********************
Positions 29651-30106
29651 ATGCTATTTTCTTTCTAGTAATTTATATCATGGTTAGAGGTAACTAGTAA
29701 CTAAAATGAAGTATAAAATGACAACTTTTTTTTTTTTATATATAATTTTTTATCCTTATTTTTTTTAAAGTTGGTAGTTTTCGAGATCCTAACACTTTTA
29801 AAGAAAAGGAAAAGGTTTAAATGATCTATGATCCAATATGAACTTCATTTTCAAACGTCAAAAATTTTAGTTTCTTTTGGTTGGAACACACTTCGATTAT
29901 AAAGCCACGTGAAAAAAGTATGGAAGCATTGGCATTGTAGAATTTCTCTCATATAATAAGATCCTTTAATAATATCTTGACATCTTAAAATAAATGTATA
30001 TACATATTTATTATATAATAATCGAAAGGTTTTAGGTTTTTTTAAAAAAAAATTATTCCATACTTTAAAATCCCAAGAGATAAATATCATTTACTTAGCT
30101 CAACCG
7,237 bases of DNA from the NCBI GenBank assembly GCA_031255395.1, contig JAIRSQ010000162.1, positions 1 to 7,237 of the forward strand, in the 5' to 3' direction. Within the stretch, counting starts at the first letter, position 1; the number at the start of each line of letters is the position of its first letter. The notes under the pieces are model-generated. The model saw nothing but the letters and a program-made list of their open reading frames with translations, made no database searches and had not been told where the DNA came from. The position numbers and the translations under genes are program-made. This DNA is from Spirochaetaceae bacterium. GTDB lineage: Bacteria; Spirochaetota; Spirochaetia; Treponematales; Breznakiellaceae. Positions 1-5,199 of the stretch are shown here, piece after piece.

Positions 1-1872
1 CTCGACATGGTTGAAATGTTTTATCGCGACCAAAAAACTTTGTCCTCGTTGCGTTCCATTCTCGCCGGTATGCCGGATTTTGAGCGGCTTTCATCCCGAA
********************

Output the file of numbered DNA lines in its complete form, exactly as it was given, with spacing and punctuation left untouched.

Positions 29651-30106
29651 ATGCTATTTTCTTTCTAGTAATTTATATCATGGTTAGAGGTAACTAGTAA
29701 CTAAAATGAAGTATAAAATGACAACTTTTTTTTTTTTATATATAATTTTTTATCCTTATTTTTTTTAAAGTTGGTAGTTTTCGAGATCCTAACACTTTTA
29801 AAGAAAAGGAAAAGGTTTAAATGATCTATGATCCAATATGAACTTCATTTTCAAACGTCAAAAATTTTAGTTTCTTTTGGTTGGAACACACTTCGATTAT
29901 AAAGCCACGTGAAAAAAGTATGGAAGCATTGGCATTGTAGAATTTCTCTCATATAATAAGATCCTTTAATAATATCTTGACATCTTAAAATAAATGTATA
30001 TACATATTTATTATATAATAATCGAAAGGTTTTAGGTTTTTTTAAAAAAAAATTATTCCATACTTTAAAATCCCAAGAGATAAATATCATTTACTTAGCT
30101 CAACCG
7,237 bases of DNA from the NCBI GenBank assembly GCA_031255395.1, contig JAIRSQ010000162.1, positions 1 to 7,237 of the forward strand, in the 5' to 3' direction. Within the stretch, counting starts at the first letter, position 1; the number at the start of each line of letters is the position of its first letter. The notes under the pieces are model-generated. The model saw nothing but the letters and a program-made list of their open reading frames with translations, made no database searches and had not been told where the DNA came from. The position numbers and the translations under genes are program-made. This DNA is from Spirochaetaceae bacterium. GTDB lineage: Bacteria; Spirochaetota; Spirochaetia; Treponematales; Breznakiellaceae. Positions 1-5,199 of the stretch are shown here, piece after piece.

Positions 1-1872
1 CTCGACATGGTTGAAATGTTTTATCGCGACCAAAAAACTTTGTCCTCGTTGCGTTCCATTCTCGCCGGTATGCCGGATTTTGAGCGGCTTTCATCCCGAA